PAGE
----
He stood patiently signing autographs for the waiting fans with shouts of "Rory, Rory," doubtless ringing in his ears. He smiled. He posed for photographs.
Pádraig Harrington could have been forgiven for slinking quietly away from the Abu Dhabi Golf Club on Friday after missing the cut by a shot in his first event of the season where there was a cut to miss.
If he was still thinking of another disappointing week on the greens - perhaps the four and a half footer he missed for par on the final green on Thursday - it didn't show in the photos after he signed for a 74 that left him one shot from safety.
With just two birdies to show for his week's work - none in the second round - Harrington might even have been thinking back to his victory speech following his Open Championship win at Carnoustie in 2007.
“I’d like to congratulate Rory on his fine achievement. I’m glad I got in before he wins one. I am sure he will win a few Open Championships in the future. He is a fine talent and he proved it this week.”
Six and a half years later and McIlroy now has two majors to Harrington's three. On the evidence of what the press saw in Abu Dhabi on Friday, where McIlroy played his last 11 holes in six under to move from the cut line to within two of the lead, several hacks were seeking odds on a Holywood major double this year.
For the record, McIlroy is 1/5 to win zero majors with Paddy Power, 7/2 to win one, 14/1 to win two and just 66/1 to win three. The Rory Slam is a mere 200/1.
Scotland’s Craig Lee (67) and Rafael Cabrera-Bello (68) lead the Abu Dhabi HSBC Golf Championship by a shot from Danny Willett (63) on nine under. But all talk was of McIlroy's performance.
Had it not been for a double-bogey six at the sixth, where he hit a three-wood into a bush and had to take a penalty drop, he might well be leading.
Either way, the story is the contrast between his play so far this week and the way he limped away from the event with his new Nike sticks between his legs 12 months ago. That he did it in the group ahead of Harrington only served to show highlight the 18-year age difference between Ireland's two greatest players and the direction their careers have taken in recent years.
Hampered by his lack of confidence in his putting, Harrington is like a Rolls Royce with a Honda 50 motor under the hood. McIlroy is a brand new Ferrari.
Twelve months ago, the then world No 1 shot two 75s and barely found a fairway. He was demoralised, chastened, confused and under pressure. Fast forward a year and he's never sounded more excited about his game, which only poses more questions about his exact state of mind during the 2012-13 off season.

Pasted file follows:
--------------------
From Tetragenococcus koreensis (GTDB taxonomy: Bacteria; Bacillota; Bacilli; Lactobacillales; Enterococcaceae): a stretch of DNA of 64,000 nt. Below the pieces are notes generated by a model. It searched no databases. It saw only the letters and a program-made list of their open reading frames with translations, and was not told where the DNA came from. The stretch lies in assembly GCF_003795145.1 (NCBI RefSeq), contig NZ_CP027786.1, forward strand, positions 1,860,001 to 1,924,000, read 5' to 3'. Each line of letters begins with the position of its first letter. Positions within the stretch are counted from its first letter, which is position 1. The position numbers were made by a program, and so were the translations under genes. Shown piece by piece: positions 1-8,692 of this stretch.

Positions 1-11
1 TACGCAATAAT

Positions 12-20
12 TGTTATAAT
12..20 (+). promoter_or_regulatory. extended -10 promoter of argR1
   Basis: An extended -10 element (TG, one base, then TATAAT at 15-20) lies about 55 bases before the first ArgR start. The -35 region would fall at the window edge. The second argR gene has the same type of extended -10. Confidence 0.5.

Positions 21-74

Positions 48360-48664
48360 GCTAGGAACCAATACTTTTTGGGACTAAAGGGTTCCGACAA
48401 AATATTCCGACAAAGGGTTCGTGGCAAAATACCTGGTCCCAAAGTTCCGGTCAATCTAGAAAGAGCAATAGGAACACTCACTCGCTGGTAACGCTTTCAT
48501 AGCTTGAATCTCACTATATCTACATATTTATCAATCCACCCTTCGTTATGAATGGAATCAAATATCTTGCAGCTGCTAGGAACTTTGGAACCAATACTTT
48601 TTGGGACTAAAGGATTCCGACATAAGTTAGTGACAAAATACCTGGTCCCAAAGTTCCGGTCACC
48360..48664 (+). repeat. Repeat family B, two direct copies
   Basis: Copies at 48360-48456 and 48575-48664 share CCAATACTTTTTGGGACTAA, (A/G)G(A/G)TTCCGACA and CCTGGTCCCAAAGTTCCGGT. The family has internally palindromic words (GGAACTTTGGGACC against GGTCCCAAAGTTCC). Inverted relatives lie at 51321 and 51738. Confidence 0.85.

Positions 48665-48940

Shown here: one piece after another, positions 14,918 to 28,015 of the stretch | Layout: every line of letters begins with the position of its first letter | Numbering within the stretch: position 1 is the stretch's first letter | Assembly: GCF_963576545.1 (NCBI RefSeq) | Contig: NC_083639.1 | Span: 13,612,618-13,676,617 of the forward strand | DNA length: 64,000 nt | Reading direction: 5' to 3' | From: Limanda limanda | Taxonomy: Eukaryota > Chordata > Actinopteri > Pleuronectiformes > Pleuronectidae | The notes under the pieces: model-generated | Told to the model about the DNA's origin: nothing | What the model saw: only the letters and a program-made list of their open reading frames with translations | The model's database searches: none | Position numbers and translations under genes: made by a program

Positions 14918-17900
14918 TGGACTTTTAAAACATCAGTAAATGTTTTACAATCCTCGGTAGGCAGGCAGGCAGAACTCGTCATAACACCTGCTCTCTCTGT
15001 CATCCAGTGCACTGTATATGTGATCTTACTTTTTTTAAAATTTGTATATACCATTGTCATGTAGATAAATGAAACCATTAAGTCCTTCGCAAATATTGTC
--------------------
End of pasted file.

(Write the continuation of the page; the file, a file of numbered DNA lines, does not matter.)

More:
“I don’t feel like I’ve struck the ball this well in a long time,” McIlroy told reporters. “It’s gradually been coming. I’ve been working hard on all aspects of my game. I came here excited for the season, and I’m in with a chance to win going into the weekend.
“Coming off last year after 36 holes I was deflated. The week didn’t go how I imagined or how I planned.”
He added: "It is a good position to be in and I am excited. It is a great way to start the season, being in the mix with 36 holes to play.
"I hit a poor tee shot on the sixth and took a double-bogey there but I did well to get back to level par for the round at the ninth. I gave myself a target of four under for the back nine.
"I felt if I could do that I would be right there for the weekend and I managed to go one better."
His playing partner Phil Mickelson, who made the cut by a shot thanks to a 70, was mightily impressed, as Golfweek's Alistair Tait reported
“He’s really striking the ball well, and his game looks extremely sharp,” Mickelson said. “His irons were better today than they were yesterday, but his driving was impeccable the first two days.”
The highlight of McIlroy's round was not the lucky recovery from rough at the 14th that hit the pin and gave him a tap in birdie but the two blows he struck to the 18th.
Few in the field could go for the green in two, never mind reach but McIlroy's drive was massive and his three-wood finished pin high.
The eagle putt missed by a whisker. But he wasn't greedy.
"When I'm driving it well it makes it so much easier," he said. "Could have been even better if that putt had dropped at the last but two or three behind at halfway is decent. I'm right in contention and that's a great place to be in my first event of the year."
Harrington missed a 10 footer for birdie at the last that would have given him another two rounds. Instead, he was left to reflect on a disappointing week.
He hit just four fairways and only 10 greens on Friday and when he did hit a green in regulation, it led to a two-putt. As a result, he was 115th out of 125 for putts per green in regulation.
He was joined in missing the level par cut by Simon Thornton (71-75, +2), Peter Lawrie (73, 74 +3), Shane Lowry (76, 71 +3) and rookie Kevin Phelan (72, 76 +4).
That meant that just six of the 11 Irishmen in action made the cut with McIlroy tied for fourth with Ricardo Gonzalez and Ryder Cup aspirant Thomas Bjorn on seven under.
European Ryder Cup skipper shot a 72 as playing partners Tommy Fleetwood (65) and Thorbjorn Olesen (70) got the upper hand this time.
Still, the Dubliner is tied for 13th on four under with Michael Hoey, who had another great ball-striking day and carded one birdie and 17 pars in a 71.
Damien McGrane also made just one birdie in a 72 to share 33rd on two under while Darren Clarke rebounded from three over with 11 to play to make the weekend.
He hit 16 greens in regulation and made birdies at the eighth, 10th, 13th and 17th for a very fine 69 and was joined on one under by Gareth Maybin, who shot an immaculate 70 to leave them tied 43rd.